- Last Updated: 11:22 AM, July 9, 2012
- Posted: 10:34 PM, July 8, 2012
Tonight at 9 on HBO
The economic recession began in 2008, and — judging from a new HBO special, “Hard Times: Lost on Long Island,” premiering tonight — it is not like any other downturn before it.
While the struggling economy has affected people everywhere, it’s Long Island — birthplace of Levittown, the country’s first planned suburb — that the filmmakers Mark Levin and Daphne Pinkerson chose to stand in for the uniqueness of this collapse.
The families on Long Island who appear in “Hard Times” are educated, established professionals — people who were not supposed to be out of a job for four years.
Among those profiled are a corporate trainer, a publicist, a teacher and a Wall Street office manager.
Their lives are filled with stress, fear, anger, embarrassment, self-doubt and the feeling of emotional alienation that separate them from friends and family who have jobs.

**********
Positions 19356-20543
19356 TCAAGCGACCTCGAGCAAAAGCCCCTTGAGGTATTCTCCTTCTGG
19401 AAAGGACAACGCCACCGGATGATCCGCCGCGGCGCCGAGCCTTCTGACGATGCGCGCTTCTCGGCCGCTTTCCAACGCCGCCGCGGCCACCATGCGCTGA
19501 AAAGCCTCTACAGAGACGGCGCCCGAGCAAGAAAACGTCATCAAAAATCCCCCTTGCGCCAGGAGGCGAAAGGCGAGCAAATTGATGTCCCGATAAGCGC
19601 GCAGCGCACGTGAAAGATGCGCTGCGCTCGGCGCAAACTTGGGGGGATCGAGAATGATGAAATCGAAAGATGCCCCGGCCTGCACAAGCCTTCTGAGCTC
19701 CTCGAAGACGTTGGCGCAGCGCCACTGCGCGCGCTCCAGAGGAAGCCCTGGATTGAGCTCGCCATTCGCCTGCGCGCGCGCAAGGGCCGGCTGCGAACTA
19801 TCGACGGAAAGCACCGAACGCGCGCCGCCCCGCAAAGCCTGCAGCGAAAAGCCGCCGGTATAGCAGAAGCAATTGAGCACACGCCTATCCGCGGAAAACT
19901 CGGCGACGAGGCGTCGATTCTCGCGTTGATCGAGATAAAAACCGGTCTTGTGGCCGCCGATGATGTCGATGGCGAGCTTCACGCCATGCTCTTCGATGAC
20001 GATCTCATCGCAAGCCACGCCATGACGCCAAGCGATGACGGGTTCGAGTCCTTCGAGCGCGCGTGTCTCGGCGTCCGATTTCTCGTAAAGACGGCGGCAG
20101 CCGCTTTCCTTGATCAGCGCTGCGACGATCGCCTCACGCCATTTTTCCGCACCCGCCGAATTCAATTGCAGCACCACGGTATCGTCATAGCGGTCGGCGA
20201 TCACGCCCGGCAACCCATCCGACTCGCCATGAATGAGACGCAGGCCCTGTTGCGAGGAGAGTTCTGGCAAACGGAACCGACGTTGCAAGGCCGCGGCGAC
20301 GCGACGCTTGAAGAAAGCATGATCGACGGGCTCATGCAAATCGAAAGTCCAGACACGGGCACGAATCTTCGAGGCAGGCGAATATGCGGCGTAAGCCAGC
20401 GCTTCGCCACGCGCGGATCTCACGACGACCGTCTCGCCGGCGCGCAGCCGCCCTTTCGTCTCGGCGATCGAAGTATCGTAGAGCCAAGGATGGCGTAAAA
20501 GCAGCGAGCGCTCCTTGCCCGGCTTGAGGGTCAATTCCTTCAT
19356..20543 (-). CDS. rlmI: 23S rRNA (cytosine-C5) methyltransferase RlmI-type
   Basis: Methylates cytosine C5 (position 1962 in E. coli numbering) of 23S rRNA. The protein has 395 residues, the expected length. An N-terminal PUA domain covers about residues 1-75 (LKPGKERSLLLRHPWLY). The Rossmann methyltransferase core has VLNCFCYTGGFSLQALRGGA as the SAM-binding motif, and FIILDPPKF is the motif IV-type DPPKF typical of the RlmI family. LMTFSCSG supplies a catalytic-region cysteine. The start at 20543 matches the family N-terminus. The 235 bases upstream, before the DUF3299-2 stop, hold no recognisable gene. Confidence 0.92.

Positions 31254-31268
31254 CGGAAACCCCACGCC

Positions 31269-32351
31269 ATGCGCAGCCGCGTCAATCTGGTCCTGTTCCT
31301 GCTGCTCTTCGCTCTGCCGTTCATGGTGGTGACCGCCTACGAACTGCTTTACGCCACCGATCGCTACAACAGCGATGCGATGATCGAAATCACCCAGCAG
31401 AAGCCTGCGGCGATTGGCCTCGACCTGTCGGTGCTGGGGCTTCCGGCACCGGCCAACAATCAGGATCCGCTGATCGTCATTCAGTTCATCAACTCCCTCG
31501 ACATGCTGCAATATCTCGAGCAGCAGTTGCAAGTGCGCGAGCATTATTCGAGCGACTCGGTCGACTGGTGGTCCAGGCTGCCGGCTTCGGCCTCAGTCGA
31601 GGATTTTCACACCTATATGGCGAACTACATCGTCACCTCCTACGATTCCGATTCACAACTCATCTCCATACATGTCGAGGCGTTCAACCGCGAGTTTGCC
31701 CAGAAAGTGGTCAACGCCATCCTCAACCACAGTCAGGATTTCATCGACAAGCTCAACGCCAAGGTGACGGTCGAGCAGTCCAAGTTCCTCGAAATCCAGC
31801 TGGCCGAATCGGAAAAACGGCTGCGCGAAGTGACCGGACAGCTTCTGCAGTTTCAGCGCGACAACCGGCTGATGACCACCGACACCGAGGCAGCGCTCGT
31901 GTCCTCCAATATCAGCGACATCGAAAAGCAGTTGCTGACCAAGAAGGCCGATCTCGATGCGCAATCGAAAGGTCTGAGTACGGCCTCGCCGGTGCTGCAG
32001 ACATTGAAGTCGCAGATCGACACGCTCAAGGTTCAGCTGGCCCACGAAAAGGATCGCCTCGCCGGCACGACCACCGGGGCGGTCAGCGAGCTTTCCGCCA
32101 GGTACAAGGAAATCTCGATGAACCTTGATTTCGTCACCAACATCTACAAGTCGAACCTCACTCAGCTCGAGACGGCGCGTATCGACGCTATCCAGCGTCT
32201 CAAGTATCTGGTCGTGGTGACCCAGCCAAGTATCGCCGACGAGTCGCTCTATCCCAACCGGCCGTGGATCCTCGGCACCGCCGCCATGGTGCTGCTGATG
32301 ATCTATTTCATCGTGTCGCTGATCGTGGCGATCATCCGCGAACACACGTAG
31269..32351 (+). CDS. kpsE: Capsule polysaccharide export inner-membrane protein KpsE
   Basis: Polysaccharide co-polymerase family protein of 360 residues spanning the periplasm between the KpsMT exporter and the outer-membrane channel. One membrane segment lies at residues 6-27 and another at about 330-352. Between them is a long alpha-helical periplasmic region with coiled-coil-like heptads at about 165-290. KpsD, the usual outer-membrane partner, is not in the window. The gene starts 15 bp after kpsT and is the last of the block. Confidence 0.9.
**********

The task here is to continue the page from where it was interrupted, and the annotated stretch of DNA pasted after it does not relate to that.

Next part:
“Living with cancer was easier than being unemployed,” says Anne Strauss, whose husband, Mel, beat brain cancer in 2000.
Then there’s corporate trainer Alan Fromm, who survived both bombings of the World Trade Center and the Long Island Railroad massacre. He talks about the failed job leads and false hopes, the fear of losing his house and his growing religious faith — which still doesn’t make a prospective employer return his phone call. The Hartsteins — she’s a teacher, he’s a chiropractor — talk about living a “fairy-tale” life until she lost her job and his business went south, forcing them to declare bankruptcy and put their dream home at risk.
Like them, Nick and Regina Puccio can’t pay their mortgage (he lost his Wall Street job in the ’08 meltdown), and live month to month wondering if they’ll lose their house.
Levin and Pinkerson could have easily turned “Hard Times” into a ideological screed on a hot-button political issue.
But to their credit, they didn’t. They made instead a film about the toll this drama of our times takes on everyday people.